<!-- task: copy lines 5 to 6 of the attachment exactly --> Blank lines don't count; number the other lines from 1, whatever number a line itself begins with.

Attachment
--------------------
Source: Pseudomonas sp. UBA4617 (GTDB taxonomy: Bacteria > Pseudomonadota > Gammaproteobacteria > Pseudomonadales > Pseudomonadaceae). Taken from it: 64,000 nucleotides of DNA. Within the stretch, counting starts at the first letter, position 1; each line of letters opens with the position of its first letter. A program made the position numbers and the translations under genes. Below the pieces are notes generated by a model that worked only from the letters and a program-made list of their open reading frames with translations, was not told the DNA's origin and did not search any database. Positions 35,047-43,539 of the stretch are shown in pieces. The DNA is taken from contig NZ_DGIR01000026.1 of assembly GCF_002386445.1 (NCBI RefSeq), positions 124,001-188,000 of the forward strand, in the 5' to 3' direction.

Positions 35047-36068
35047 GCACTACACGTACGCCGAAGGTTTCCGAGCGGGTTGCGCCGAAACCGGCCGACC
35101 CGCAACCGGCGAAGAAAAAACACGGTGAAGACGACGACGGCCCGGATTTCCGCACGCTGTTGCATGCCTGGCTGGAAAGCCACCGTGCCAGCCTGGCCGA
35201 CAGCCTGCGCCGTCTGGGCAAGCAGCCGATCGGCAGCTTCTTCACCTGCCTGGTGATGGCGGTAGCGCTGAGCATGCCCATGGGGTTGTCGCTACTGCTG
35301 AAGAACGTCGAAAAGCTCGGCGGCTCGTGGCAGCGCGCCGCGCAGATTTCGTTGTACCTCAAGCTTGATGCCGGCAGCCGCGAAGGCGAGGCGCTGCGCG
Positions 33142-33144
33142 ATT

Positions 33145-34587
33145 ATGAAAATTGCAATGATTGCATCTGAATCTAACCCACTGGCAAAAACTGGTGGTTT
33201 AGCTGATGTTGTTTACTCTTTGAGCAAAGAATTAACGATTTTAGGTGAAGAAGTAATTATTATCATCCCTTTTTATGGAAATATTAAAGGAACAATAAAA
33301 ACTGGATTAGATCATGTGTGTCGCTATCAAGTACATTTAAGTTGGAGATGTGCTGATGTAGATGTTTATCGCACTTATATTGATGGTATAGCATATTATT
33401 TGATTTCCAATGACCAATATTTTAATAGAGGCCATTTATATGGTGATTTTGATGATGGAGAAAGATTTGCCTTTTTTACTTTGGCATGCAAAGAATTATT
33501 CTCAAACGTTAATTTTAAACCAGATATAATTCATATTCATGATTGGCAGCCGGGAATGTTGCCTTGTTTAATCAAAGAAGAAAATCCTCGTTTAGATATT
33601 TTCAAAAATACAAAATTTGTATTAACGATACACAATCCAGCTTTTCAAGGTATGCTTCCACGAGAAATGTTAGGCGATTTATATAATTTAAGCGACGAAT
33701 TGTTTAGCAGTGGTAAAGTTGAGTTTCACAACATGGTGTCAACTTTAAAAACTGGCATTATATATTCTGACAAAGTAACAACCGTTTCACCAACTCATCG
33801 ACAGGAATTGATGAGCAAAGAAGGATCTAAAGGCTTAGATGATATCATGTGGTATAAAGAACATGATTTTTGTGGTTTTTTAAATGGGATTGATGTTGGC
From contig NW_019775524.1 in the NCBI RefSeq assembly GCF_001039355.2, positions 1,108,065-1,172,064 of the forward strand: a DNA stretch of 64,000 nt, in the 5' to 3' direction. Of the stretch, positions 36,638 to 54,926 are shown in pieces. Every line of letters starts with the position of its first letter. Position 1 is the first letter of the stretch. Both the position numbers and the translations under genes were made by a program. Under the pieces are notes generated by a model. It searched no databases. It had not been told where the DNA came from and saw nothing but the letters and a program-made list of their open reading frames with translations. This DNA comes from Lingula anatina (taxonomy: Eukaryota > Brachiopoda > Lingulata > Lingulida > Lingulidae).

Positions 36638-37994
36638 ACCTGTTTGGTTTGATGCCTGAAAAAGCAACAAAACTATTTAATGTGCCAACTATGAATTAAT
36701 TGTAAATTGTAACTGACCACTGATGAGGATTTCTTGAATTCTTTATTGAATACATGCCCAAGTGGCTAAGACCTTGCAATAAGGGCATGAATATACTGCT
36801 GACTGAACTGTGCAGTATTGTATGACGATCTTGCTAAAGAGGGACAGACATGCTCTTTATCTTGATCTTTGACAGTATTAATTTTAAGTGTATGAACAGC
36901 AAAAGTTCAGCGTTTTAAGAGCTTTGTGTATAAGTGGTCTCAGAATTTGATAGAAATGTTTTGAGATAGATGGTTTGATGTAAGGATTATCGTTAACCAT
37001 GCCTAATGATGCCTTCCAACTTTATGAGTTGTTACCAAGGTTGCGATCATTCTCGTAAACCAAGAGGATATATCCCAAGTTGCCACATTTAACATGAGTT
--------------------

35201 CAGCCTGCGCCGTCTGGGCAAGCAGCCGATCGGCAGCTTCTTCACCTGCCTGGTGATGGCGGTAGCGCTGAGCATGCCCATGGGGTTGTCGCTACTGCTG
35301 AAGAACGTCGAAAAGCTCGGCGGCTCGTGGCAGCGCGCCGCGCAGATTTCGTTGTACCTCAAGCTTGATGCCGGCAGCCGCGAAGGCGAGGCGCTGCGCG